I took a day off last week to go to the Social Security office and to DMV, along with a few other spots, in pursuit of making my legal name-change official. (So yes, if you don’t follow me on Facebook, I have returned to my maiden name. Really though, once this election season is over, just Chan or Channon is plenty. [And if you are local, no I’m NOT Chan Bryant. We both use Chan as a nickname, but our given names are notably different, and I am not running for sheriff.])
I am going to guess DMV and Social Security offices look a lot alike all over the country. It would be foolhardy to suggest our local DMV is the only one understaffed, using a convoluted alpha-numeric “take a number” system (that actually has some logic behind it, strangely enough), but our local DMV has had a reputation for poor customer service and very long wait times, so I was only hoping that I’d get done with both efforts (literally across the street from each other, so no travel time involved) in time to tackle few other errands before the close of business.
I reviewed the requirements, filled out the applications and double-checked my documents before I headed out. I didn’t take it as a good sign when I met a computer kiosk for check-in at Social Security, but I waited fewer than five minutes, and wasn’t with the efficient representative in the back much longer than that before I exited with the receipt saying my new card would be in the mail.
Riding that wave, I was optimistic when I went across the street to DMV. I wasn’t shocked to hear I couldn’t get a Real ID without the actual Social Security Card, and given that I have no big travel plans ahead, I happily enough proceeded with the “Federal Limits Apply” version. After less than 10 minutes, my number was called and I found myself in front of the friendliest person ever to work at DMV. She answered a few almost random questions I had about the name change, Real IDs and more, and again, I was on my way with less than an hour invested in BOTH offices.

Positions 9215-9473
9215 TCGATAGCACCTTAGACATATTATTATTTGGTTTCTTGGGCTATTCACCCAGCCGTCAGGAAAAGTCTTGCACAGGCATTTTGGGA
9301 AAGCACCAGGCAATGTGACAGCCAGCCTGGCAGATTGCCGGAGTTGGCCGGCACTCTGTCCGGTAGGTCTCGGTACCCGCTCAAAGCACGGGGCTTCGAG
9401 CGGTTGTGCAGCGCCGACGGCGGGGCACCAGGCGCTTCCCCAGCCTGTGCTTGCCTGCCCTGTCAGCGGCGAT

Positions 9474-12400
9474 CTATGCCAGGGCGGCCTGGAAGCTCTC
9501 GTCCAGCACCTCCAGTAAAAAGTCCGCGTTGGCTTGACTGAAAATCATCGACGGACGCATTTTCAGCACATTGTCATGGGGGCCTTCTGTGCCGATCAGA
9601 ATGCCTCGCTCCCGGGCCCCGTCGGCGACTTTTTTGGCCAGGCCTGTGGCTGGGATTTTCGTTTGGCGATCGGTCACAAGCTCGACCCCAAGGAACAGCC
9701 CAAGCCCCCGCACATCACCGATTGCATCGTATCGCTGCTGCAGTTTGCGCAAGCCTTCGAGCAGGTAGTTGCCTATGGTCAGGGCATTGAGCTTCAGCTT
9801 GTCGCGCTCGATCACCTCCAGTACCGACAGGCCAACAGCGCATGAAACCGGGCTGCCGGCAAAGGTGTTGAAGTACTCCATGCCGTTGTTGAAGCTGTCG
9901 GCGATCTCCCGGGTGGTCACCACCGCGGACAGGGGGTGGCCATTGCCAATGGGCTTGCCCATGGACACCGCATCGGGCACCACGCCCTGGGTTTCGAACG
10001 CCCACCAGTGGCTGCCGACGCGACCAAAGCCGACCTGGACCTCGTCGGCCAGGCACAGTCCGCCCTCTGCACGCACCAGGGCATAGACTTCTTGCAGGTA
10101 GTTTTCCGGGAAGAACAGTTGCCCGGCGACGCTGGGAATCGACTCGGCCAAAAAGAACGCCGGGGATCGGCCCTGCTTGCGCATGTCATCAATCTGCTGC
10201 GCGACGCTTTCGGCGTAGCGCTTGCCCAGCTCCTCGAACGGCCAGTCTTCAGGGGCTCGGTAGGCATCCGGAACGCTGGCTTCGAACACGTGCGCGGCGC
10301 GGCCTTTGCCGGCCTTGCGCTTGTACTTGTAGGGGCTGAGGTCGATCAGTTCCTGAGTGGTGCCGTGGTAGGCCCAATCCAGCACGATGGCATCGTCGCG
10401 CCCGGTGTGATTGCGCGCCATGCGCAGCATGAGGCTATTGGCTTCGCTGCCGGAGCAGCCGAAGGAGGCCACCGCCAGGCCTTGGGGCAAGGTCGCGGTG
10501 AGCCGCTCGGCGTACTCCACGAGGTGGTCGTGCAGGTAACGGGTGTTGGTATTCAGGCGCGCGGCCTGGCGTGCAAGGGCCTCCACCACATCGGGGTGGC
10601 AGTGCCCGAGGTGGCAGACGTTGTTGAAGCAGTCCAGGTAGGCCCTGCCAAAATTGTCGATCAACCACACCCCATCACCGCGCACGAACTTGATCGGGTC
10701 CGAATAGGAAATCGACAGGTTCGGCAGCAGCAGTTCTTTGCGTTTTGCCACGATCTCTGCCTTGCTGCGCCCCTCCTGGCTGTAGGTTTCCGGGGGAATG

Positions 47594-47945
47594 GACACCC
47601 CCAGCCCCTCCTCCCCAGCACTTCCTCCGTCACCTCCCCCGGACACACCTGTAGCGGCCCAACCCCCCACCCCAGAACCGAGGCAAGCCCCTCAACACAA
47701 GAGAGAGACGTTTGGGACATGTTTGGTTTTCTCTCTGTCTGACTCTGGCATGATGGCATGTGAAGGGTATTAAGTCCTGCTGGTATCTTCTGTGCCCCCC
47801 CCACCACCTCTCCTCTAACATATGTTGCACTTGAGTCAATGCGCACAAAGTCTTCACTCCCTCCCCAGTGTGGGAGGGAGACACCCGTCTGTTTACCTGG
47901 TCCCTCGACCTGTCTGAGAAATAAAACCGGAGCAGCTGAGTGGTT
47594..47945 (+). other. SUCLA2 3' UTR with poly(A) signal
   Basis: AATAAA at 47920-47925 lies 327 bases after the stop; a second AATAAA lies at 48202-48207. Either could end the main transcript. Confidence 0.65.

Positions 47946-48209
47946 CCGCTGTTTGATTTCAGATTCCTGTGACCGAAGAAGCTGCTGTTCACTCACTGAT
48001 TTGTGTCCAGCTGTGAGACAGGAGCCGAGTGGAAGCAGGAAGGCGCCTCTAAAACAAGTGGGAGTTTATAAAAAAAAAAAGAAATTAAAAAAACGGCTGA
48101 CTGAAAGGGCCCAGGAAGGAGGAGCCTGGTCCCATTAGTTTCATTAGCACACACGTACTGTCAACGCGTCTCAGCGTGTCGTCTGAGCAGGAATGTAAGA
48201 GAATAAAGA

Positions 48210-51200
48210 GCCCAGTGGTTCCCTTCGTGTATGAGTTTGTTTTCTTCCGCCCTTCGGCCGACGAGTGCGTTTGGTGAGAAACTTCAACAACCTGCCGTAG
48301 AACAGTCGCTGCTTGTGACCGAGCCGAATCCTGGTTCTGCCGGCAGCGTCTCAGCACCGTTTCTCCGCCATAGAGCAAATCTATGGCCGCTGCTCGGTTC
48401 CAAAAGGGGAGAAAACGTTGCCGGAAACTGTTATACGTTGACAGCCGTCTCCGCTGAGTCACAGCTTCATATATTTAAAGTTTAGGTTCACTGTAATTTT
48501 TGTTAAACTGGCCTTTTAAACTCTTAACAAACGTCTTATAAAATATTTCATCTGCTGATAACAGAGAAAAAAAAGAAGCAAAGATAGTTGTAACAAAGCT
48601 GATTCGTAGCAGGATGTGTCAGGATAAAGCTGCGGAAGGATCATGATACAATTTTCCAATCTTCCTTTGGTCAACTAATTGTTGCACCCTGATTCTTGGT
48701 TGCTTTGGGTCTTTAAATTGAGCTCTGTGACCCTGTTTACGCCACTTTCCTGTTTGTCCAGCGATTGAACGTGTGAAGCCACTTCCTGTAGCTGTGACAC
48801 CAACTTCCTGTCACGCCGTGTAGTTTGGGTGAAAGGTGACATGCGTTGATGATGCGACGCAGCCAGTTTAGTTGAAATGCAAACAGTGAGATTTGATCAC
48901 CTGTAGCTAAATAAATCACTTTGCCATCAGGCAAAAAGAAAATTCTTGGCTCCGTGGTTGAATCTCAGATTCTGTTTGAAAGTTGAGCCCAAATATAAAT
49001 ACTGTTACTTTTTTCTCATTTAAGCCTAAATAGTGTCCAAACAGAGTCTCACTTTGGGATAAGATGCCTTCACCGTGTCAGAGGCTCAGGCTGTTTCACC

Next stop was the bank. My bank is actually a credit union, and for thirty years, we’ve had a love-hate relationship. Every time I am about to break up with them, someone with exemplary customer service wins me back. The branch manager at my favorite location won me back in spades after my purse was stolen last fall. The entire mortgage department locked me in indefinitely time and time again over the winter-to-spring refinance debacle (not their fault and not a story worth revisiting), and the two tellers I saw last Friday continued on the remarkable trend. Even their annoying app that brought me to tears the night of the stolen purse (no ability to shut down my card through the app!) is being continually improved.
It was a day filled with women dishing out good service with a smile, and I feel the universe owes them all this mention, even though they’ll likely never see it. I don’t know that I’ve mentioned much at all about my job in years, but the thread of customer service is continuous, from firefighter/medic/dispatcher to today’s Service Coordinator in a multi-franchise, spanning much of the state automotive dealership.
When pressed to define what I do, I laugh and say I bat clean-up. Others say I’m a Jill of all trades. The manufacturers I hold credentials with would likely say I’m alphabet soup (BDC, service advisor, brand champion, etc.), but in the end, I spend all day trying to assure happy customers, happy technicians, sane service advisors and more. So when I am on the receiving end, I have very high expectations of customer service and at the same time, I try to be very patient and tolerant when those hopes are dashed. I hope for good service, and I want to be as gracious as is humanly possible when I’m disappointed. I know some days it’s harder than others to leave not-work on the back burner while you are working, and almost without fail, the person waiting on you isn’t intentionally raining on your parade.
When was the last time you had great customer service? What businesses have earned your loyalty and trust?
And are you a customer who inspires above-and-beyond levels of service? There’s one customer in particular who is my role model. I met her just before she was diagnosed with cancer. Even when her brother had to drive her and the car in for service, she was radiant and exuded joy as she introduced him to me and thanked me for inquiring about her health. I think of her when I know my foul mood is showing, and it inspires me to exhale and smile whether I want to or not.
There’s a co-worker who is sarcastic and very much a realist, but he NEVER fails to speak or tap on my desk as he goes by, even if it’s the 15th time we’ve crossed paths before lunch. He’s the one who dubbed me Chanpagne. He just has an easy, humorous way about him, and even when he’s griping, I laugh. He also finds acerbic yet publicly appropriate ways to call me out when I have let someone get under my skin. We can’t all be PollyAnnas, but we can all make others’ days brighter, in our own ways.
So thank you, to those of you who have been along for the ride through the various renditions of my blog. Kindness and candor are always appreciated here, and many of you have helped me, taught me, more than you know.